Top 5 Bushcraft Projects at My Log Cabin Camp | Overview of a 30 Day Summer Expedition

Hello friends! I'm Max
and this video is an overview of my accomplished projects
and bushcraft activities during the last summer vacation
spent at my log cabin camp during that month
I improved the creek's dam assembled a water wheel powered mill
made a bushcraft tool rack fastened and tested a diy
cloggers knife repaired the cabin's door that was broken by an intruder
established a small garden as well as milled flour and coffee for
more bushcraft culinary experiments because it would be impossible to
publish a detailed video showing every project this video will be
an overview compilation the primary project
that I worked on during this 30-day stay was building a water wheel-powered mill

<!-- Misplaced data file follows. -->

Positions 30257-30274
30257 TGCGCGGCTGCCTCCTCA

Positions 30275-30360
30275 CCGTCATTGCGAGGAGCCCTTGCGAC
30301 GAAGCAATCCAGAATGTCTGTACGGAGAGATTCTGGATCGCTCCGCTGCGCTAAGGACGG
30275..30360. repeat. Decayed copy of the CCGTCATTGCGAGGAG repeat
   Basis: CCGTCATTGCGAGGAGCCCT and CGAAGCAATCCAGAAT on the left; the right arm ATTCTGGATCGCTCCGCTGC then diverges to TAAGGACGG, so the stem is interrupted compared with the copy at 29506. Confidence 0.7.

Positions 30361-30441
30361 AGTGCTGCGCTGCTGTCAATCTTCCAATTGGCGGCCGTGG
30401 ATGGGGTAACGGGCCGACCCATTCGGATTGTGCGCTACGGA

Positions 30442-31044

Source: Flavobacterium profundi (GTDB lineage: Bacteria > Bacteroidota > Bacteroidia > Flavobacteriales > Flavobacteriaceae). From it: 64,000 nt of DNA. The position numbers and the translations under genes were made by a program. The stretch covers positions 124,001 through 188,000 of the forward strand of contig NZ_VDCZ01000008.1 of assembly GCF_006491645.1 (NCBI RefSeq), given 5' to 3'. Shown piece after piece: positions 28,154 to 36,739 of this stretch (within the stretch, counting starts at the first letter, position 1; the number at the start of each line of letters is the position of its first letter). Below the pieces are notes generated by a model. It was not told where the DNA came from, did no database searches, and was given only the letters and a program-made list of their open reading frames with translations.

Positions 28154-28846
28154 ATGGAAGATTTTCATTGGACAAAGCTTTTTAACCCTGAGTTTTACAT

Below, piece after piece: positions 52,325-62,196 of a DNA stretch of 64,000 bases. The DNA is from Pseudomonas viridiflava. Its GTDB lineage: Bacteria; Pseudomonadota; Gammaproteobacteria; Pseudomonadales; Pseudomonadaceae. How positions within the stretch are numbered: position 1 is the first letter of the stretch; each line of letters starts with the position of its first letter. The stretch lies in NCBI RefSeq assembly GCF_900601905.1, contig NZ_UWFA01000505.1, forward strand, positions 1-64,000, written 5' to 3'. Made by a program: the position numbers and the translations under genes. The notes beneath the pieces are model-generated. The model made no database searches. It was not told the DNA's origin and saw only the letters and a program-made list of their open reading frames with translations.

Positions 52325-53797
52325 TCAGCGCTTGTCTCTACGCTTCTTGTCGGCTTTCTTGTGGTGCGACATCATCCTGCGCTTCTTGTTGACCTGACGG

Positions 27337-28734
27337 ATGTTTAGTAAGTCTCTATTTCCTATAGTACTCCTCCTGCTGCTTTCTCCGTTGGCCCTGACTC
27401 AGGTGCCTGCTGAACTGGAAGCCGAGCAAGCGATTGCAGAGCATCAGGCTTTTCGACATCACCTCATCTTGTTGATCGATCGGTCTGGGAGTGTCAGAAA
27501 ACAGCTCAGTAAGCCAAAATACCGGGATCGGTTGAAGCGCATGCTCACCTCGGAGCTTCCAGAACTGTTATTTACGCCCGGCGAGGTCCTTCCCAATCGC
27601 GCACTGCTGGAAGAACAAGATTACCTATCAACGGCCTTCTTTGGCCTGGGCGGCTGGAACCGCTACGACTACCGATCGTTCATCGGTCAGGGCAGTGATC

I finally fulfilled my old dream to bake hearth bread
using homegrown wheat de-husked and milled on the spot as soon as I arrived to my log cabin
camp and brought a few basic tools from the boat
I began to work on establishing a mini garden to grow lettuce
radish and other fast growing vegetables I fenced the raised garden bed using
bird cherry branches and filled it with sapropel a dried
organic sludge collected from the bottom of my pond
that I mixed with leftover compost used at my tree nursery last season
this is some onion that re-seeded itself from last year's crop
I didn't bring my fishing landing net this season
so I had to make one to collect the pond's sludge
to make a makeshift landing net i used an old polymer bag
and a spare kayak's rib bent from a fur branch
to prepare the polymer bag for assembly I first pulled out some threads
to make the fabric more water permeable this primitive contraption helped me to